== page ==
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Mama Deb
mamadeb
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Mama Deb [userpic]
Chometz free!

Except for the stuff we're selling, which will no longer be ours by 11AM or so tomorrow, we are now chometz free. I put out ten pieces of bread (on torn napkins so they won't, you know, *touch* anything) all around the house, excluding the kitchen and the bathroom, while Jonathan hid in the kitchen (he also did the dishes while he was there.)

I turned off the lights in the rest of the house, he said the bracha and then, him armed with a flashlight and me armed with a plastic bag, we went room by room. He was looking for my pieces of bread, of course, but he was also looking for stuff we might have missed. It all went into the bag. He declared all the chometz remained to be dust, and we took out the trash and the recycling, which in effect said it was no longer ours. People do burn chometz around here, but we just make sure it's no longer our property. Fire bad.

Tomorrow morning, I head off to my in-laws to help cook and to spend the seders. We should be home on Wednesday night. I'll be offline until then, since my inlaw's web connection isn't working, so I won't be able to go on even on Monday afternoon.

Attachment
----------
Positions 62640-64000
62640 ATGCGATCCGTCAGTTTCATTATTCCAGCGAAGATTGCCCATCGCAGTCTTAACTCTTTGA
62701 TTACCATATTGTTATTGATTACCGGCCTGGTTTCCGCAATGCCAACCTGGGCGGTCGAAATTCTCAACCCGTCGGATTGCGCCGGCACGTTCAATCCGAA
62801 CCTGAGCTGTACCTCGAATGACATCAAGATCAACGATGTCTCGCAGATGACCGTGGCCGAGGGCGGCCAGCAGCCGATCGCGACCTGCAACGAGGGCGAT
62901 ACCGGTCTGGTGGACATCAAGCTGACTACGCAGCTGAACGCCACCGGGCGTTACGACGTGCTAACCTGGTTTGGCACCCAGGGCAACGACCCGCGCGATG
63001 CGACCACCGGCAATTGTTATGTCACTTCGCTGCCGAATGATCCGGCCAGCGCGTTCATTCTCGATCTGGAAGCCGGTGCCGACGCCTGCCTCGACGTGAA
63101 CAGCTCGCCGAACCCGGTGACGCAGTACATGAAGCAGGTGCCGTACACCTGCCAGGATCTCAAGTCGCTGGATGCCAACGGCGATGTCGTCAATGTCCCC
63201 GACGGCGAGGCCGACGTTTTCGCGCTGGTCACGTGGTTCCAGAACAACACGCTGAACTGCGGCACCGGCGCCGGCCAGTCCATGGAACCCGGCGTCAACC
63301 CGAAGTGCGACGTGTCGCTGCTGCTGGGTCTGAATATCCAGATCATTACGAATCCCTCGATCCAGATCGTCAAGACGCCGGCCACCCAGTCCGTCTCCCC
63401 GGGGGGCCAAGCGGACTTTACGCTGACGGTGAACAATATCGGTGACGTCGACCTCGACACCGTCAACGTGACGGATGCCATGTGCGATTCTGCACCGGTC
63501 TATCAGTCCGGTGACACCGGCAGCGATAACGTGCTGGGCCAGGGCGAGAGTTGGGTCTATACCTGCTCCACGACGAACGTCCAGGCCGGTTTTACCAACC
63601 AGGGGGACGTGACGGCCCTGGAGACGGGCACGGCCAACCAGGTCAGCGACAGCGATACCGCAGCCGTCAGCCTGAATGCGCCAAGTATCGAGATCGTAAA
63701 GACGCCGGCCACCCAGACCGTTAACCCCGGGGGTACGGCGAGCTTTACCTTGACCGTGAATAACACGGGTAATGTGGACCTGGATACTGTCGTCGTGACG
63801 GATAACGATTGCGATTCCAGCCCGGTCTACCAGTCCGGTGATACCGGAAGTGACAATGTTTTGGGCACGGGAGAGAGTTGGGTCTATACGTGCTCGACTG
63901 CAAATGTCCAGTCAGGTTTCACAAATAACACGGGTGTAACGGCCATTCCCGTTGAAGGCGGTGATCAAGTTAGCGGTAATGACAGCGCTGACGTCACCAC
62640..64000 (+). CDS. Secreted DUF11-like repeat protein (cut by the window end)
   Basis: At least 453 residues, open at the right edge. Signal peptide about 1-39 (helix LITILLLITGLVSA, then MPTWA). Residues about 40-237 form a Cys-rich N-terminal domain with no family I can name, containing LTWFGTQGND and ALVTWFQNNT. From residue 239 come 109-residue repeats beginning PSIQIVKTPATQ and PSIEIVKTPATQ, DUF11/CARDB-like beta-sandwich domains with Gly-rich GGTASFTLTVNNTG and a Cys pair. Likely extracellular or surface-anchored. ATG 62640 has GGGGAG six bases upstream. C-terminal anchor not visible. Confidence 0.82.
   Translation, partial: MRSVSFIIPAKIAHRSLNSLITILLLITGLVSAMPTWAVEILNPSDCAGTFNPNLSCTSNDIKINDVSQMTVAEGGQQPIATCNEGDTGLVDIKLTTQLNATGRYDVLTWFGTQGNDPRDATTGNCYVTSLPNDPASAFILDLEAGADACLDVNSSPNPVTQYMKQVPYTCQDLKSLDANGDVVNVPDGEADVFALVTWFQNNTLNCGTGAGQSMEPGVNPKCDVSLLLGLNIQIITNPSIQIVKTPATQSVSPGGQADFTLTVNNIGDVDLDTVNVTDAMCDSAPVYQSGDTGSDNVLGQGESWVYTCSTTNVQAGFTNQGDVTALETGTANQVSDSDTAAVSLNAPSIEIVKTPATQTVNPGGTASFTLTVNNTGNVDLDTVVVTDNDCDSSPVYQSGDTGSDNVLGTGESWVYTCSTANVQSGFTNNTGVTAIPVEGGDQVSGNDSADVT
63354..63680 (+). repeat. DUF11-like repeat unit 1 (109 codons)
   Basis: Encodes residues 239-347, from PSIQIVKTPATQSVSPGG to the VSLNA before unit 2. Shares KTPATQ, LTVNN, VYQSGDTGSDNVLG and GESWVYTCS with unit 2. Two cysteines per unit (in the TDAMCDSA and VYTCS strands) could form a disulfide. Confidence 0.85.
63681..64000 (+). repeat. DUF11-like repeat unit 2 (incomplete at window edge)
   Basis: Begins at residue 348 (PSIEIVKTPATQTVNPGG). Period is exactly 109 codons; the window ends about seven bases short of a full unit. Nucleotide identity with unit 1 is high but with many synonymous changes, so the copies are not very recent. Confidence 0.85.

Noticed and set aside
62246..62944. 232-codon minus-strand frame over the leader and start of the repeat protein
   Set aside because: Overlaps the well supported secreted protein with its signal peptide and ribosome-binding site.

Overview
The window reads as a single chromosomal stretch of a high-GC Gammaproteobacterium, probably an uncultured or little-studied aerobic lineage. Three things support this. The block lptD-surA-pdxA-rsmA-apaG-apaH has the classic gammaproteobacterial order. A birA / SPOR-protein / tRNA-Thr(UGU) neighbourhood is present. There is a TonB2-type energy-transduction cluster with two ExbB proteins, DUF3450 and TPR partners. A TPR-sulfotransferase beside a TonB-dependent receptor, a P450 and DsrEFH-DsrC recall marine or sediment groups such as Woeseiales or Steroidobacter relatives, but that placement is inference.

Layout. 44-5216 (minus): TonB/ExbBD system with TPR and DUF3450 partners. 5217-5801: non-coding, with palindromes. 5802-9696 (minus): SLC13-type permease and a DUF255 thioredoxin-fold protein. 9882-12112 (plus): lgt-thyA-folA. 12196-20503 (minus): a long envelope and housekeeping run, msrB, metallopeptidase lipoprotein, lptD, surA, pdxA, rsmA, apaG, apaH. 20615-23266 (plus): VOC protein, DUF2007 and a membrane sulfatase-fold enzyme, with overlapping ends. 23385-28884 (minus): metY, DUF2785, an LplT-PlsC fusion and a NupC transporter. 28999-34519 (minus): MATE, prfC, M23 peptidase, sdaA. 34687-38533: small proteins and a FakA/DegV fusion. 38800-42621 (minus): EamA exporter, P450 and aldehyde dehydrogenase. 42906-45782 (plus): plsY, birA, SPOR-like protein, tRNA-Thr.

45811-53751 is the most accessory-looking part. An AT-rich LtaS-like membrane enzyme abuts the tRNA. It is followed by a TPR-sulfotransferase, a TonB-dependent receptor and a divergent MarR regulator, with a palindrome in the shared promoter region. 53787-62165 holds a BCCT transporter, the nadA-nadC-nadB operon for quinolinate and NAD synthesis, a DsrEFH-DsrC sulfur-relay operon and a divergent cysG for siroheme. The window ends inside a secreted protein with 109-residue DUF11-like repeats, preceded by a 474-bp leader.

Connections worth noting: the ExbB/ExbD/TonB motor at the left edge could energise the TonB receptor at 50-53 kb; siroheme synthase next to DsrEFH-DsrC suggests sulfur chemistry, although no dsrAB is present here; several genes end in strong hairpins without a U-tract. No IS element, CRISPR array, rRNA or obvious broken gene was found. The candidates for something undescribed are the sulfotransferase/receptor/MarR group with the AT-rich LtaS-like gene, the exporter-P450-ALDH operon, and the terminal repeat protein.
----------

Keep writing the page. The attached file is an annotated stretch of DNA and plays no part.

I wish all who are celebrating a sweet and kosher Pesach, and for all who are not - you get our share of the pizza.

Comments

I'll take your share of the pizza and wish you a spiritually fulfilling and rewarding passover.



Thank you.

(Honestly, it's more often just exhausting.)

You rule. I am flattened with exhaustion just from the *cooking* -- my great victory of the day was that I remembered to put the shank bone in the oven with the lamb loaf (I forget at least half the time).

Ah, but I'm going to my in-laws' for the seders, so I only had to cook some spinach kugels.

(And I had help with the kashering of the house, which makes a tremendous difference.)

If I were having the seders, I'd be cooking now - soup, certainly, and fish, and probably the chicken stew I'd serve for the second night. I'd spend tomorrow cooking the turkey and stuffing (we tend to use turkey necks for z'roa.)

We follow the Ashkenazi custom of not serving lamb for the first two nights.

we tend to use turkey necks for z'roa

Makes sense. The shankbone I got this year looks very like a shofar, amusingly enough, and a turkey neck would be very close.

I admit it, I like Sephardic food better than Ashkenazic food. I though I once posted our traditional seder menu, but can't seem to find it. I shall try to put something up on Tues or Weds, with recipes -- for family reference if nothing else.

The problem with Sphardi food for me is that it's so dependent on spices I can't use during Pesach.

*looks up from making cinnamon rolls*

:)

have a good Pesach, mamadeb!

Enjoy them for me!

Thank you!

Chag kasher v'sameach!

The same by you.

Have a joyous holiday!

Thank you.